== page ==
Of course Baron Davis(notes) doesn't want to be traded. He's playing in his hometown of Los Angeles, if not for his hometown team, and he's already let the entire Clipper nation down. If he gets traded to any other outpost, he has to go about the business of letting another fan base down, all over again. Even Davis doesn't have faith enough in his game, his head, those knees and that back to want to go through that another time.
So he's telling the truth when he lets it be known that, sure, he'd like to stay a Clipper. From Chris Tomasson at FanHouse:
"It's tough because it's the nature of the business,'' Davis said in an interview with FanHouse before the Clippers' 108-103 win over Phoenix on Sunday about the trade rumors surrounding him. "But it's tough because I don't want to leave. I'm here. I came here for a reason. If I were to be traded, I just think that I just never really got a chance to do what I was signed here to do.''
Davis, a native of Los Angeles, signed a five-year $65 million contract as a free agent in the summer of 2008 with his hometown team.
"I just look at it like you brought me here and you got to give me an opportunity,'' said Davis, who is averaging just 8.8 points and 6.3 assists, the lowest numbers since his rookie season of 1999-2000. He has battled a left knee injury and claims by Clippers coach Vinny Del Negro that he didn't report to training camp in proper shape.
It is tough, because Baron Davis made it tough. Even though he scuttled the last two games of his Golden State career with some poor off-court choices, he also played all 82 games in his contract year of 2007-08, before signing a massive maximum deal with the Clippers in the summer of 2008 that is paying him $65 million over five years, nearly all of it guaranteed.
As soon as he suited up in Los Angeles, it was clear that Davis was out of shape, and not really too concerned about it. Hell, even with 27 games left in his first season with the Clips, he was telling Bill Simmons about how he was going to turn it all around in the next season -- as opposed to actually working extra hard to get into shape and play sound basketball for the final two months of the season you're currently in.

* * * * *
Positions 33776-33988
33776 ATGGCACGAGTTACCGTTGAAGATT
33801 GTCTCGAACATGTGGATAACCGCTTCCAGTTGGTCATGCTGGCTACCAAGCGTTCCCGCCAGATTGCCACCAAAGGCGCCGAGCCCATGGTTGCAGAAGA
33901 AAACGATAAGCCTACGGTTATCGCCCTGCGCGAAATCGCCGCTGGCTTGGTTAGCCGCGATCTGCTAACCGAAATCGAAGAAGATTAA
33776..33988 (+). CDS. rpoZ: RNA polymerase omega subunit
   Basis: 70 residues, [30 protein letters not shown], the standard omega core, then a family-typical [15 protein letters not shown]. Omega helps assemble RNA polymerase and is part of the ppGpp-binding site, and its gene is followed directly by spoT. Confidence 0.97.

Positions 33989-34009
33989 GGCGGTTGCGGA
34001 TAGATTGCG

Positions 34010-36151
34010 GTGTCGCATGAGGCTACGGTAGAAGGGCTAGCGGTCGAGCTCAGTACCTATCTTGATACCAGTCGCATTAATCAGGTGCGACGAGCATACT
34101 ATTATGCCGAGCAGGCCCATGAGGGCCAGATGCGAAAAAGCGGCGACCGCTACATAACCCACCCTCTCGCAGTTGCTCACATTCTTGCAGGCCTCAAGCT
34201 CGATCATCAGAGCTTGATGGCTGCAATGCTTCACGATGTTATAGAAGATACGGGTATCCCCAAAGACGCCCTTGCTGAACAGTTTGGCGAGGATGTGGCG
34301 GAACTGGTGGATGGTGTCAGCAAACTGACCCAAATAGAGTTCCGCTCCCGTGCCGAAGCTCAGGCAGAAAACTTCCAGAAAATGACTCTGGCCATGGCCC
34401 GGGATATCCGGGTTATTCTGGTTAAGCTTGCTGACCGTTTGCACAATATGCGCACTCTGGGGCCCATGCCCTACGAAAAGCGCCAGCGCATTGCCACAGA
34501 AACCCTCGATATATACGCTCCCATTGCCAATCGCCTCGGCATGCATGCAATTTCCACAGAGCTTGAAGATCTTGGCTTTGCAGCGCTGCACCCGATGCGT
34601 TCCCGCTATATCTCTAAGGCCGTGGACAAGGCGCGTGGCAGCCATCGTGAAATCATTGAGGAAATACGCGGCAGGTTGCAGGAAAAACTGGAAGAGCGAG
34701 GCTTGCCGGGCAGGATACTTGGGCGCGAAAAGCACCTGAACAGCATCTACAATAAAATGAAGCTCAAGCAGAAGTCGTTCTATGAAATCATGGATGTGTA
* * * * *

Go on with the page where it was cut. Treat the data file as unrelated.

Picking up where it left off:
He did improve the next season, it should be noted, but still took nearly four 3-pointers a game in just 33.6 minutes a contest, despite just a 27.7 mark from behind the arc. And a few months ago? Yes, he showed up to Clippers camp out of shape, and his 31-year-old body broke down because of it. He's not the world's most selfish player (among healthy rotation players on Los Angeles, Davis is third in shots taken per minute), but he is far, far below average (once you factor in defense) and making huge gobs of money.
But to Baron, it can all get better. He points to last winter as a time when it all went wrong:
"This is the first year I've been here where we haven't had any trades,'' said Davis, making $13.05 million this season. "The first year (2008-09) they wiped the whole roster clean after seven games (Zach Randolph(notes) was the primary piece acquired after the 11th game in a deal in which the Clippers dispatched Cuttino Mobley(notes) and Tim Thomas(notes)).
"... Last year, we were right there and then they dismantled the team (referring to trades of Marcus Camby(notes) and Al Thornton(notes)). For me, it's like it hasn't been a real stable situation."
Guy, you weren't "right there" at 21-32, 11 games below .500, when the Clippers traded Camby and Thornton. And while the Clippers aren't exactly batting 1.000 in terms of personnel maneuvers, the team is still reeling from the fact that it thought it had acquired an all-world superstar in Davis, paid him the representative sum, and then watched as it all went wrong.
The lucky break for Davis in this instance is the idea that nobody, outside of the hopeless Charlotte Bobcats, really wants to take him on. With more than half of this year's $13 million in salary left to pay him alongside the $26.15 million he's owed (taking away the non-guaranteed bits) over the next two seasons, he's become one of the league's great millstones. And millstones usually only get traded for other millstones. And the Washington Wizards and Orlando Magic already traded their millstones for each other.
But this is what Baron has done, for the longest time. He's tried to wish it true, and hope for the best, instead of actually working toward making things true. If you really get into the guy's career -- the rookie season clashes with Paul Silas, a benching in favor of David Wesley, the weight issues, the clashes with Hornets management as to how he would work off that weight, the careless play in New Orleans, the 3-pointers (six per game, at a 31.5 percent success rate) that Mike Montgomery couldn't stop him from taking in Golden State, and his last season with the Warriors that saw Don Nelson bench Davis in the Warriors' most important game -- you'd understand that this is just how he works. He was great in 2006-07, we all saw it and loved it to pieces, but beyond that he's just nothing to rely upon.
This is why his holiday wish will come true. Unless some team terribly botches something, Baron Davis will stay a Clipper.